WASHINGTON — Sen. Rob Portman will not be among the Republican members of Congress objecting to the results of the 2020 presidential election on Wednesday.
In a prepared statement released Monday afternoon, Portman said that he stood in opposition when Democrats attempted to object to President George W. Bush’s re-election in 2005 and that he cannot now support Republicans doing the same thing.
“The Constitution created a system for electing the President through the Electoral College that ensures the people and the states hold the power, not Congress. I cannot support allowing Congress to thwart the will of the voters,” Portman said in the prepared statement.
He went on: “I was concerned then that Democrats were establishing a dangerous precedent where Congress would inappropriately assert itself to try to reverse the will of the voters. I cannot now support Republicans doing the same thing.”
Portman was co-chair of Trump’s re-election campaign in Ohio, where the president won by more than 8 percentage points for the second time.
About a dozen GOP senators and more than 100 members in the House of Representatives plan to object to certification of the results from the Electoral College on Wednesday, according to several media reports.
Congressman Jim Jordan, R-Urbana, a close ally of Trump who reportedly will receive the Medal of Freedom from the president, described the expected objection process during an appearance on Fox News over the weekend, repeating allegations of voter fraud that have not survived court considerations.
Congressman Anthony Gonzalez will not object, according to his office. Congressman Bob Latta, R-Bowling Green, is "currently evaluating the vote on Wednesday" and hasn't announced whether he will object or not, according to his office Tuesday morning.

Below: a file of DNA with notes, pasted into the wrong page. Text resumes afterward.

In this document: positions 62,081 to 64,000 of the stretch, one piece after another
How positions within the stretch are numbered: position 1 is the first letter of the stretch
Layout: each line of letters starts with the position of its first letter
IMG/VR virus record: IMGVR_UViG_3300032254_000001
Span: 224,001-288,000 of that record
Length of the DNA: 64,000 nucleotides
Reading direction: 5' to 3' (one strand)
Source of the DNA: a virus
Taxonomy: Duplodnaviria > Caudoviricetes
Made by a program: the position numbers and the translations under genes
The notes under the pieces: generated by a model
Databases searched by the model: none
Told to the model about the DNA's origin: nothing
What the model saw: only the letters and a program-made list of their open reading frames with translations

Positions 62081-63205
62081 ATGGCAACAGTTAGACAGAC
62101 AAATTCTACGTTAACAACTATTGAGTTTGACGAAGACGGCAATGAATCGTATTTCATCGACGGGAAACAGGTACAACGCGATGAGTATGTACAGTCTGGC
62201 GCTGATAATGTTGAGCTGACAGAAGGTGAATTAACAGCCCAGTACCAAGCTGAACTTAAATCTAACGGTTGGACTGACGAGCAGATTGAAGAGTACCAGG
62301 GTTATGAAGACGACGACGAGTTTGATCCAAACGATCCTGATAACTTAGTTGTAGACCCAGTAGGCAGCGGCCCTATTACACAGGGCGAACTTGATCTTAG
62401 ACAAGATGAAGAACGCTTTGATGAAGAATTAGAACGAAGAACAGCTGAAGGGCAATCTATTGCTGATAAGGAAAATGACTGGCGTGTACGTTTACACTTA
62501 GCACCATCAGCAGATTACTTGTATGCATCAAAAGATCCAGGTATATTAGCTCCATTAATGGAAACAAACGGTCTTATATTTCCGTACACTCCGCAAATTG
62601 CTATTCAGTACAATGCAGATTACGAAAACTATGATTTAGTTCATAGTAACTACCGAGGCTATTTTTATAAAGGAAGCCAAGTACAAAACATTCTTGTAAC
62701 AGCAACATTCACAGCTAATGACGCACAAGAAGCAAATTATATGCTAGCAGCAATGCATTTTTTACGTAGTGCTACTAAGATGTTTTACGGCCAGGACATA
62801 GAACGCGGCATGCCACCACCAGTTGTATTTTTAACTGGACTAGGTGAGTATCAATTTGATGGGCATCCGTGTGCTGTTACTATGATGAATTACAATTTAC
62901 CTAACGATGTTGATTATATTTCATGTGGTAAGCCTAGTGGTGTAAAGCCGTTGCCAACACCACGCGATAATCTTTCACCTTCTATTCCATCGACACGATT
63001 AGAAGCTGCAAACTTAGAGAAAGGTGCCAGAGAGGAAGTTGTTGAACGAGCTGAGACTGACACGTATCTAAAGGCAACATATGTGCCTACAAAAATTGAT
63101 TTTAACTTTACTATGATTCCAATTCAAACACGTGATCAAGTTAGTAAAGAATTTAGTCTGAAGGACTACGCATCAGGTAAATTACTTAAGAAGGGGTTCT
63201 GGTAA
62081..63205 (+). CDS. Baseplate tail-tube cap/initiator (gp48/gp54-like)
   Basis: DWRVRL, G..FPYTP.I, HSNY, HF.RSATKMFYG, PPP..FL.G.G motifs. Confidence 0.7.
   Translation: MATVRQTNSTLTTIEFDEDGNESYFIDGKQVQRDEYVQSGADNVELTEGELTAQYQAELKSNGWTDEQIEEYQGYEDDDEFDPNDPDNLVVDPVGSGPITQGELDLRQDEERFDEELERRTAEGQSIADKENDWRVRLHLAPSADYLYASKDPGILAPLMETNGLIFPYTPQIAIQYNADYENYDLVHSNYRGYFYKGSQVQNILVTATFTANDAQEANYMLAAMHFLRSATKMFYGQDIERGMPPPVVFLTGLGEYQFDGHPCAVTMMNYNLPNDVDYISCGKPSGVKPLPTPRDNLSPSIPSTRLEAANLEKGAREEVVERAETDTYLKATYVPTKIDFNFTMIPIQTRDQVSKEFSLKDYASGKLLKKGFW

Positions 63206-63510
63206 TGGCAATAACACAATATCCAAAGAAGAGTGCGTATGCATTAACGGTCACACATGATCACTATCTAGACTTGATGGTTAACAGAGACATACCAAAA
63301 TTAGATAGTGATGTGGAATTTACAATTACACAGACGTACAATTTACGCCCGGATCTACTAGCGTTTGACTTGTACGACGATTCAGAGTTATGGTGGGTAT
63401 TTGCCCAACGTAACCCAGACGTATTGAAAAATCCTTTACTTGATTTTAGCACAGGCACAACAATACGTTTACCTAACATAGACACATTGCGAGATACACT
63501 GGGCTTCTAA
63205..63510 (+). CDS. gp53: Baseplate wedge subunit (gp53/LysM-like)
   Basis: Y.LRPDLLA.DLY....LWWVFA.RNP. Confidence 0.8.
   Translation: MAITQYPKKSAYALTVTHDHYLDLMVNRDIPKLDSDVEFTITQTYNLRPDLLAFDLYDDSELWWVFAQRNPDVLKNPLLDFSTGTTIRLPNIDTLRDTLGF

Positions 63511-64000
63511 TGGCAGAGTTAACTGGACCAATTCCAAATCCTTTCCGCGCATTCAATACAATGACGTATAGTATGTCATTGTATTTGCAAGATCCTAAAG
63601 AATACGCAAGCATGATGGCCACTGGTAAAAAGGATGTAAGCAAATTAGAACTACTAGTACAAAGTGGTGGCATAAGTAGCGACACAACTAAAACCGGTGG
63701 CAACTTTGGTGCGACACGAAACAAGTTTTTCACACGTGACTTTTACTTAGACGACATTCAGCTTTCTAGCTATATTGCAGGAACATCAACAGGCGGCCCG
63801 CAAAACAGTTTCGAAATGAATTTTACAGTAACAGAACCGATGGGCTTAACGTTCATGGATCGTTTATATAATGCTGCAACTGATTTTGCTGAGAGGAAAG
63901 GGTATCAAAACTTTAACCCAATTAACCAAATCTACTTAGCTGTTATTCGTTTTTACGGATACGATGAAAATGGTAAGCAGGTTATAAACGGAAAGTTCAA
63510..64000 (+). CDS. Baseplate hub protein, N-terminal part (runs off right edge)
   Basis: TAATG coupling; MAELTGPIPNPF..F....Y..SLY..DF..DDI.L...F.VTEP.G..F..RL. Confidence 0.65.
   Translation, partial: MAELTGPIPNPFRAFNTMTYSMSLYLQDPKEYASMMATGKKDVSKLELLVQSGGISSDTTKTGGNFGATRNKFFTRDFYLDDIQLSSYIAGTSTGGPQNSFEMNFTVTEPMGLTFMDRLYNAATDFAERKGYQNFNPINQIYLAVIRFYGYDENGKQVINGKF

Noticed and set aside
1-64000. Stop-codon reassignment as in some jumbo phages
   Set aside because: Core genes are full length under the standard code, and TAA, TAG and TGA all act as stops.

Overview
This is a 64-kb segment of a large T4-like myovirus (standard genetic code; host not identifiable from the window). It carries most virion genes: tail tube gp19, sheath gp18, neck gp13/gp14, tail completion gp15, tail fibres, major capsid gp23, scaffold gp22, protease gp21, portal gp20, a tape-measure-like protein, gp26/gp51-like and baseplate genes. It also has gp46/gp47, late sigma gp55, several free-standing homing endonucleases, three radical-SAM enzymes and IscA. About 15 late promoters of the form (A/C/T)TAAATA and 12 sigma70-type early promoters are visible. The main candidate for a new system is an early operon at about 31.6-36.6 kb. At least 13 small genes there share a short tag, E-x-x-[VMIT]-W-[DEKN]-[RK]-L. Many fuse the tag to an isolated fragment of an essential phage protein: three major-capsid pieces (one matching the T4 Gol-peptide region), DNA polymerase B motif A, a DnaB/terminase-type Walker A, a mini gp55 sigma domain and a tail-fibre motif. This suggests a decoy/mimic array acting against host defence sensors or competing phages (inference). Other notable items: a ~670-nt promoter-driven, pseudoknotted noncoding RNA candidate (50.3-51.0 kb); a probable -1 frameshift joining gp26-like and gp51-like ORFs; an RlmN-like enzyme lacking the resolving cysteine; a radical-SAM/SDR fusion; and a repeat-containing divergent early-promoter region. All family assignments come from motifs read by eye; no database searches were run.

“We have probably over a hundred House members who want to object to the various states, the six states in question, and then we have the 11 senators,” Jordan told Fox News over the weekend. “. Let’s say we get to Georgia and there’s an objection from a House member and a senator, then each body will retire to their respective chamber, they’ll have a two hour debate, there’ll be a vote, they’ll come back. If there’s a vote to object, to not accept, those electors from that respective state, then they won’t be accepted.”
He added, “If you go through that process and neither candidate has 270 electoral votes, then the Constitution is clear: There’s a vote in the House of Representatives, done by delegations. The ultimate arbiter here, the ultimate check and balance, is the United States Congress. We have a duty to step forward and have this debate and have this vote on the 6th of January.”
Buses of protesters, including some from Ohio, also are expected to make the trip on Wednesday to Washington, D.C., for the certification vote.